• madkins007 November 4, 2006, 3:07 am

    We trialed IonKids at work to see if they could help us monitor adults with confusion, poor impulse control, etc. If they would have worked, it would have really helped us use our manpower better.

    What we found in our actual use was that the ranges fluctuated wildly, probably being interfered with by our metal-framed buildings and all of the wireless, infrared, RF, and other signals used on our campus.

    We had a ton of false signals, what seemed like an endless series of reprogrammings, and so on. In the end, it did not work for our needs.

    This does not necessarily mean anything for anyone else- just that it is not a perfect solution in all situations.

    It should also be noted that the support we got fom the company was WONDERFUL!

  • Nicole Parker February 1, 2009, 3:47 pm

    I would like more info about where to purchase this item…

    Thank you
    Ms. Parker

  • Michelle March 29, 2009, 11:59 am

    Thank you for all the great reviews!!! We have a moderately-autistic little boy who has started leaving the house, despite locks to supposedly prevent this from happening. A door or house alarm is impractical since he would enjoy the game of setting it off purposely. After reading the reviews, most of my questions are answered and this looks like an excellent product to help keep this little boy safe.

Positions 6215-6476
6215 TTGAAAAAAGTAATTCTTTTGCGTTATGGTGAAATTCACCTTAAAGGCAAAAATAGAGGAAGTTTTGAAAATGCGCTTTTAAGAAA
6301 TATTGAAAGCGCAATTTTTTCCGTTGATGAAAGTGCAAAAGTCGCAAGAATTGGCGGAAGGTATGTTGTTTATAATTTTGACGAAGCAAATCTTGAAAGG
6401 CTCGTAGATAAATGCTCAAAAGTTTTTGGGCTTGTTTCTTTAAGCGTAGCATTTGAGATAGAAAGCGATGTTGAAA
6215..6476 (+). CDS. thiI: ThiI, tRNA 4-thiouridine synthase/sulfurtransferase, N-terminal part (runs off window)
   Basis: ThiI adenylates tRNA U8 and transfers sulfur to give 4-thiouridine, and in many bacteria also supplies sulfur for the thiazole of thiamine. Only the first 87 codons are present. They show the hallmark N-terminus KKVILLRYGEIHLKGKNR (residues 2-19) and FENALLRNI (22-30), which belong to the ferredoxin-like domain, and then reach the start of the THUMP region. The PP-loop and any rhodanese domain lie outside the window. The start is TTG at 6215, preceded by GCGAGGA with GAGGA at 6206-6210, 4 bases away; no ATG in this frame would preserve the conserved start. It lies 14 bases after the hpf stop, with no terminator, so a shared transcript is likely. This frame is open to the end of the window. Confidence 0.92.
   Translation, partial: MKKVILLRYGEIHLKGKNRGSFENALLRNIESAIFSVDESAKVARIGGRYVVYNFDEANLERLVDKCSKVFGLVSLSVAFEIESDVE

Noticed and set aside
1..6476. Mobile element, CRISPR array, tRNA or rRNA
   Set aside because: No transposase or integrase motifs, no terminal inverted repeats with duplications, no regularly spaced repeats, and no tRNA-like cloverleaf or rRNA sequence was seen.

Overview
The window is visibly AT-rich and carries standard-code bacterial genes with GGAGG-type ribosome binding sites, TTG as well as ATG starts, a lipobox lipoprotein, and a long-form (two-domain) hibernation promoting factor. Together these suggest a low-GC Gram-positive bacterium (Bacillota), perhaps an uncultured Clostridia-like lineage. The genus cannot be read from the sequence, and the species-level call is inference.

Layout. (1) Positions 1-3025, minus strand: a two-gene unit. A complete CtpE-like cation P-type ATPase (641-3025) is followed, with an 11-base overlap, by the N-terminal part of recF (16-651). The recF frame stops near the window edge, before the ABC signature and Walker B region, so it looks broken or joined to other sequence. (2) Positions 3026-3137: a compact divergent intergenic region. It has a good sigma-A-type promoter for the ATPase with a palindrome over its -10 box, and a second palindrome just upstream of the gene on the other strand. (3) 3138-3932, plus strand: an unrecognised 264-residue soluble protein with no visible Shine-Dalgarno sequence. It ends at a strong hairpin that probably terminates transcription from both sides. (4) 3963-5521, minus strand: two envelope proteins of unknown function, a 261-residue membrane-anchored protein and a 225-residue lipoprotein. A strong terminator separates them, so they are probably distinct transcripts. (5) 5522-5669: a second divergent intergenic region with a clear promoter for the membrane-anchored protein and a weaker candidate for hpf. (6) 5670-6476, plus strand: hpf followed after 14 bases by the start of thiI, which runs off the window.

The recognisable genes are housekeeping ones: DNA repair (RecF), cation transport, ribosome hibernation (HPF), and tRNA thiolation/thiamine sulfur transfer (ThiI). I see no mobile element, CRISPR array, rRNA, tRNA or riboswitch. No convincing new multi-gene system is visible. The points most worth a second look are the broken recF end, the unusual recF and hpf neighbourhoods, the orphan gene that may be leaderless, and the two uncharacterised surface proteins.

• James July 19, 2009, 11:03 am

    We purchased two units, and neither has worked. Had to replace a watch, then one unit wouldnt charge. Then BOTH watches wouldnt hold a charge. Then a metal pin inside the charging receptible BROKE OFF inside the charging plug. Then the other unit wouldnt even power up at all….
    $200.00 ea for these units that have never worked.
    Better to go with the brickhouse locator tags.

  • Dawn Avre July 28, 2009, 10:27 am